Long ago, Devdutt Pattanaik amazed me with his interpretation of mythology and how it can be put to use in business context. He was working as the Chief Belief Officer for Future Group, which is when I first read about Kishore Biyani. I was very thrilled when I came to know Biyani wrote a book — while it was unclear whether the book was on India or business or his own rise, I figured it had to be a combination of this.
Biyani’s fundamental premise and the theme of the book is that doing business in India is not the same as doing business elsewhere. Best practices developed in other countries — particularly the developed nations like US or Japan or even China — will not work in India. Indian consumers had different buying profile, shopping preferences and in any case, these are not homogeneous across the length and breadth of the country.
If you are the kind of person that gleans lot of insight from very few words, if you have read my review thus far, you don’t have to spend time reading the book. Here’s why:
Disclaimer: This review is about the book,
not about him or his conglomerate.
- While Biyani may be a great businessman and a successful entrepreneur, his narrative skills are very poor. The whole book reads like a reality show of his business dynasty, captured in every little detail, most of them mundane and trivial.
- His liking to Bollywood and cricket and songs and music — while entertaining — is very clichéd, especially when repeated throughout the book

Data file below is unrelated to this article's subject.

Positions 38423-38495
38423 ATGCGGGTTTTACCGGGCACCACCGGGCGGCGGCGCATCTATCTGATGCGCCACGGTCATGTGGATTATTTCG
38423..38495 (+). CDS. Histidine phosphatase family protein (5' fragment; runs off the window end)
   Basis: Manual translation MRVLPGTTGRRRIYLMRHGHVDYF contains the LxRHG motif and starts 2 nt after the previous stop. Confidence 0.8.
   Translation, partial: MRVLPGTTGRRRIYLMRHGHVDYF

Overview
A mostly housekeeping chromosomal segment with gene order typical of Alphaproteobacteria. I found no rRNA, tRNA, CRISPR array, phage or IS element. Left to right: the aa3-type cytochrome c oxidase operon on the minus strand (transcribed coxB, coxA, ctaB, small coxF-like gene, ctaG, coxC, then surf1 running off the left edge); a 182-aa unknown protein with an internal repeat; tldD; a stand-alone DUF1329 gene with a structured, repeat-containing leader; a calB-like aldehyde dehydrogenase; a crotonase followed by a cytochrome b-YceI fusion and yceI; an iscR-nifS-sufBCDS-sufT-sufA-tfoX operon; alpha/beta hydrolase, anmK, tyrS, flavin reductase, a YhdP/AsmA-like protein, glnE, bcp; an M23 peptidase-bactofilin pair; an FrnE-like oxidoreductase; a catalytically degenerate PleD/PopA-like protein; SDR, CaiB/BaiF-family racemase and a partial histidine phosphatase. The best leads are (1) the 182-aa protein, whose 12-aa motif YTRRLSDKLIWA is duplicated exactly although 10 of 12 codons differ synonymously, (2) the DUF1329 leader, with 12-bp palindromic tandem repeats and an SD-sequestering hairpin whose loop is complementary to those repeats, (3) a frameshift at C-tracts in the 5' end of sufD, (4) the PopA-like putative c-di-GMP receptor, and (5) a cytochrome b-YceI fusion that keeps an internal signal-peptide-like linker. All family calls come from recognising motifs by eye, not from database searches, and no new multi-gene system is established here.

- While he is ingenious in his thoughts, I believe he underestimates the increasing power of westernization, globalization and influence of foreign brands into his market. I am not just talking about expensive things affordable only to the upper middle-class, but products accessed by middle and lower-middle classes as well
- Most of all, I don’t know if it’s my wrong judgment to expect a leadership book out of this title — but this book is awful lot of boring details, which have nothing to do with leadership
Overall, it is a very under-average read, especially for discerning readers who look for leadership books in the context of Indian sub-continent.
To conclude, I quote two of my friends, with each of whom I brought up the topic of this book.
One friend said “If you have read Welch, all other books look uninspiring, much less is Biyani”
Another friend, said, coincidentally also quoting Welch, “If you are a mom-and-pop shop in India looking for inspiration, Biyani might read like Welch to them”